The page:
Writing makes it all better, believe me.

You can get your byline in the local newspaper–all you must do is hunt down a great story. Impossible? Hardly. Follow this editor (and freelancer) as he shows you how to “track and trap the wild story.”

When I got a job at TPC Magazine in North Berwick, Maine, it was time for me to start breathing life into our fatigued feature pages–and I had no idea how I was going to do it.

So I worked out a system, saving my skin and increasing the circulation of the Sunday paper. And in the process I bought hundreds of stories from dozens of freelancers. Later, my system helped me become a successful freelancer, with sales to newspapers such as the Telegram & Gazette in Worcester, Massachusetts (one of the largest dailies in New England), and the Providence Journal-Bulletin’s Sunday insert, The Rhode Islander Magazine.

The same system will help you make sales to daily and weekly newspapers–if you’re willing to do your homework. I call it “tracking and trapping the wild story,” though it works equally well for mild-mannered subject matter, such as an article about the first straw bonnet made in America, a piece I sold to The Rhode Islander Magazine.

Knowing Your Prey

The key to the system, and the first thing to realize about daily newspapers, is that they never lack for material. The great majority of them subscribe to news services such as The Associated Press, so editors always have 149 stories to choose from about the latest situation in Bangladesh. The news services also provide generic food stories, movie reviews, news from the state capital and so on.

What daily newspapers often need is good local material–stories from the towns in which they circulate. Since these are the towns in which you live, shop and visit friends, you’re in a perfect position to find those stories.

So what makes a good story? Something surprising. Something offbeat. Something wild. Above all, something that the newspaper’s own reporters aren’t going to find. (Trying to sell an editor your own version of the town council meeting story is the quickest way imaginable to be shown the door.)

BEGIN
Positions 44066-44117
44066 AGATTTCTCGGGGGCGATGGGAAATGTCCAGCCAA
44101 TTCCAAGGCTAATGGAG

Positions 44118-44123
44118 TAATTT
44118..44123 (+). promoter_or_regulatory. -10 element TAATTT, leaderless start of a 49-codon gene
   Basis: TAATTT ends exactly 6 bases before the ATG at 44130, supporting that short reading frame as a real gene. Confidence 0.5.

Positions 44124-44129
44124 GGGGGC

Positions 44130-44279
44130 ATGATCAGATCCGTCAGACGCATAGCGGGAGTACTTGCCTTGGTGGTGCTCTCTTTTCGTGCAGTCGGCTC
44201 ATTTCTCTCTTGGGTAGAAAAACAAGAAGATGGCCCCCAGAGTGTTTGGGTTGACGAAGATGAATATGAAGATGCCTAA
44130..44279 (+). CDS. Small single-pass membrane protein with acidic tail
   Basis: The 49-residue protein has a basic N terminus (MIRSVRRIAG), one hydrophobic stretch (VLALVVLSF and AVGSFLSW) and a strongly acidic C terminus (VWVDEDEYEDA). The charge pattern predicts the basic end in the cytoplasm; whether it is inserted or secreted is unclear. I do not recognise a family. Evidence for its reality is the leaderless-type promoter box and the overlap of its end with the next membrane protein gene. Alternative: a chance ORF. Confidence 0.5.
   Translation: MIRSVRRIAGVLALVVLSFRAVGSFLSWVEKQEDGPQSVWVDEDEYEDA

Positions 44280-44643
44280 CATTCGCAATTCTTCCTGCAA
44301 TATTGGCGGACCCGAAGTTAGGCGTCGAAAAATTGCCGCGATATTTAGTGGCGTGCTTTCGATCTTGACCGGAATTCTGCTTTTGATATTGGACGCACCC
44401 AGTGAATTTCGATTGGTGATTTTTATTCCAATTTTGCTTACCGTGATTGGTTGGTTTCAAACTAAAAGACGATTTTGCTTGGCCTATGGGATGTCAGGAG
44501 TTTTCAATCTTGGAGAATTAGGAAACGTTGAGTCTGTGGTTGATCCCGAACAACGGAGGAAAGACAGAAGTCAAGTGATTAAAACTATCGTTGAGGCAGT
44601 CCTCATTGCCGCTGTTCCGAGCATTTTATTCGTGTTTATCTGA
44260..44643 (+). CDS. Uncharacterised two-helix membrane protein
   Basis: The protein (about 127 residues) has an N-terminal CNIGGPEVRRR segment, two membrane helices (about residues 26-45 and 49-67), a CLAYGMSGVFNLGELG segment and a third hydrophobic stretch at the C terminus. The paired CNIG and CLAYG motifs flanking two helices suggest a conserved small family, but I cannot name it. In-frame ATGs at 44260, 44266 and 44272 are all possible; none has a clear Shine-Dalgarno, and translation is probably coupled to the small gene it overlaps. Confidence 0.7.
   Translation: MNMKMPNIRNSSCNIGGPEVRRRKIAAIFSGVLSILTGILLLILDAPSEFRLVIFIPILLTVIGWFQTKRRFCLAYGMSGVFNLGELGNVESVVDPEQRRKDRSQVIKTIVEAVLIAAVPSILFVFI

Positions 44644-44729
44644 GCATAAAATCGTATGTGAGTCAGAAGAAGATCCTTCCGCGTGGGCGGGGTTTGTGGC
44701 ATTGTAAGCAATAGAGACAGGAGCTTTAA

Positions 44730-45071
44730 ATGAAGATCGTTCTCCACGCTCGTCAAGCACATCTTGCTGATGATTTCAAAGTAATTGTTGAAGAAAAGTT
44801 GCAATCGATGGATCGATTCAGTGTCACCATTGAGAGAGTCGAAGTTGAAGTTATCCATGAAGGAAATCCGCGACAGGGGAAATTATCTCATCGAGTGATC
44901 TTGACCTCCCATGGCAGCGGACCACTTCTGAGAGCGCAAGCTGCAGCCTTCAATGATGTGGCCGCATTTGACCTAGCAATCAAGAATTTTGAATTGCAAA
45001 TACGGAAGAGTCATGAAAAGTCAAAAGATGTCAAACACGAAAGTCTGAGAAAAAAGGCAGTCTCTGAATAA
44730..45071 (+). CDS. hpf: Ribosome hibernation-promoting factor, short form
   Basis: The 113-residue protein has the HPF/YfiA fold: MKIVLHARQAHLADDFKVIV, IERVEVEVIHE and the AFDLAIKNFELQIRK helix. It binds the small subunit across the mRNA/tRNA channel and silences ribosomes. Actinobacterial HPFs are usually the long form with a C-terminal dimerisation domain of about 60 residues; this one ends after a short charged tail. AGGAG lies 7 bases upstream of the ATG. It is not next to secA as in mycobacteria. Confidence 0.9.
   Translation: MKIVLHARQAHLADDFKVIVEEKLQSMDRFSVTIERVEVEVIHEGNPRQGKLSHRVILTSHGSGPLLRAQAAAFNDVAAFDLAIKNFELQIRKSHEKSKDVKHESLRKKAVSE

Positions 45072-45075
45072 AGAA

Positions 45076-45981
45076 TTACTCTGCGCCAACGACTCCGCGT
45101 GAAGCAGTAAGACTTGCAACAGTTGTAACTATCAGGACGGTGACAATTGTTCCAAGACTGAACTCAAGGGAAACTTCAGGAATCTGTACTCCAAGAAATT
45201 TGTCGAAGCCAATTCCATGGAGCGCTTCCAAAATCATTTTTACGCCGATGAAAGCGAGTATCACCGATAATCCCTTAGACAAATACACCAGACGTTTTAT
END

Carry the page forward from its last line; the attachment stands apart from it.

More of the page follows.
Some examples: almost anything of historical importance that has a surprising twist. A freelancer once sold me a story recounting the time that Glens Falls changed its name–for 24 hours–to Glenn’s Orbit, in honor of John Glenn’s historic space flight. Another time I bought a story about a brave war veteran who had been honored with a statue. The surprising twist? The statue was of a horse that had courageously served our country.

freelancingThe first freelance story I ever sold was about the Busch Brewery–not the world-famous Anheuser-Busch Brewery in St. Louis, but the John B. Busch Brewery that was once operated in the small town of Washington, Missouri, by the less-successful brother of Anheuser-Busch’s founder.

Newspapers also like stories tied to holidays and particular seasons. Again, the focus must be local. Don’t write about the legend of St. Valentine–try a story about a couple in your own town who’ve been married for 50 years or more. For Mother’s Day, find a mother with seven children. I once sold a story, for instance, about one of George Washington’s visits to Massachusetts. Instead of focusing on one of the many houses he’s said to have slept in, I wrote about the time he was turned away by an innkeeper who didn’t recognize him. That story appeared on Washington’s Birthday.

Another tip: Most daily papers, and many weeklies, run bridal guides in the spring or summer. Try talking to ministers, wedding photographers, justices of the peace and caterers about wild wedding mishaps. A writer once turned in a story recounting the time that a wedding came to a halt after the priest told the groom that he could kiss the bride.

The groom didn’t understand English too well, so the clergyman puckered up his lips to show him what he meant. The groom smiled, nodded–and kissed the priest! I bought that story.

Stalking Your Prey

So, your story is local, has a twist, and is perhaps tied to a special time or season. Where do you find these good stories? It sounds like a cliche, but friends, relatives and neighbors really are the best source of story ideas. Once a freelancer was telling me about this wacky friend whose whole house, from rooftop to toilet-paper dispenser, was decorated as a miniature Christmas village. “So write about it,” I told her. It was a great story to run in the paper a week before Christmas.

My little brother once pointed the way to a good story. He was working in Kansas City as the manager of a comic book store. Every week, the store was selling hundreds of dollars’ worth of cards from a new game called Magic: The Gathering. This game was going to be bigger than Dungeons and Dragons, he told me. So I called the manufacturer, a company in a Seattle suburb, and got information about it.